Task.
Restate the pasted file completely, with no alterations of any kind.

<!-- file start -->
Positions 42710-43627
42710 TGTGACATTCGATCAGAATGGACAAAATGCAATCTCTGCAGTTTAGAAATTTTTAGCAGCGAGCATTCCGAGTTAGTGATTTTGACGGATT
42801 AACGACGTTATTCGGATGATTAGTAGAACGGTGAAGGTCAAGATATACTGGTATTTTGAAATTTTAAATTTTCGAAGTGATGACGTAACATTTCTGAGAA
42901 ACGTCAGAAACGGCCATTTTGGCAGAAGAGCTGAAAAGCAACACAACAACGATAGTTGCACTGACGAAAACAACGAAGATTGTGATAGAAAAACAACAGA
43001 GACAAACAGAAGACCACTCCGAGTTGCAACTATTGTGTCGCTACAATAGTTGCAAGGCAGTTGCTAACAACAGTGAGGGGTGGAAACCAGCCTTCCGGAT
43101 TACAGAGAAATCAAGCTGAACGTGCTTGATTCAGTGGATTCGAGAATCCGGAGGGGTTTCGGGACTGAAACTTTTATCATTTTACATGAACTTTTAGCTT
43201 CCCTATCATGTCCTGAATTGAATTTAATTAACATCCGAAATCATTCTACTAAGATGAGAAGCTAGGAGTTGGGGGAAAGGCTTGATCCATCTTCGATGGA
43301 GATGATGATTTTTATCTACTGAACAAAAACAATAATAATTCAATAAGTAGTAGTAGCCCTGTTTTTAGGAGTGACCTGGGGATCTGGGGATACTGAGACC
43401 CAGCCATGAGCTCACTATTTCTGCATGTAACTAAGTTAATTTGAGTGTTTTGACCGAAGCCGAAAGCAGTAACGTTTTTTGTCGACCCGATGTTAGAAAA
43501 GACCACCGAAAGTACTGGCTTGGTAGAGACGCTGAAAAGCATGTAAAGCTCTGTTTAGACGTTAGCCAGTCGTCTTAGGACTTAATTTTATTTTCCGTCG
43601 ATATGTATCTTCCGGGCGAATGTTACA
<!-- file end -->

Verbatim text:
Positions 42710-43627
42710 TGTGACATTCGATCAGAATGGACAAAATGCAATCTCTGCAGTTTAGAAATTTTTAGCAGCGAGCATTCCGAGTTAGTGATTTTGACGGATT
42801 AACGACGTTATTCGGATGATTAGTAGAACGGTGAAGGTCAAGATATACTGGTATTTTGAAATTTTAAATTTTCGAAGTGATGACGTAACATTTCTGAGAA
42901 ACGTCAGAAACGGCCATTTTGGCAGAAGAGCTGAAAAGCAACACAACAACGATAGTTGCACTGACGAAAACAACGAAGATTGTGATAGAAAAACAACAGA
43001 GACAAACAGAAGACCACTCCGAGTTGCAACTATTGTGTCGCTACAATAGTTGCAAGGCAGTTGCTAACAACAGTGAGGGGTGGAAACCAGCCTTCCGGAT
43101 TACAGAGAAATCAAGCTGAACGTGCTTGATTCAGTGGATTCGAGAATCCGGAGGGGTTTCGGGACTGAAACTTTTATCATTTTACATGAACTTTTAGCTT
43201 CCCTATCATGTCCTGAATTGAATTTAATTAACATCCGAAATCATTCTACTAAGATGAGAAGCTAGGAGTTGGGGGAAAGGCTTGATCCATCTTCGATGGA
43301 GATGATGATTTTTATCTACTGAACAAAAACAATAATAATTCAATAAGTAGTAGTAGCCCTGTTTTTAGGAGTGACCTGGGGATCTGGGGATACTGAGACC
43401 CAGCCATGAGCTCACTATTTCTGCATGTAACTAAGTTAATTTGAGTGTTTTGACCGAAGCCGAAAGCAGTAACGTTTTTTGTCGACCCGATGTTAGAAAA
43501 GACCACCGAAAGTACTGGCTTGGTAGAGACGCTGAAAAGCATGTAAAGCTCTGTTTAGACGTTAGCCAGTCGTCTTAGGACTTAATTTTATTTTCCGTCG
43601 ATATGTATCTTCCGGGCGAATGTTACA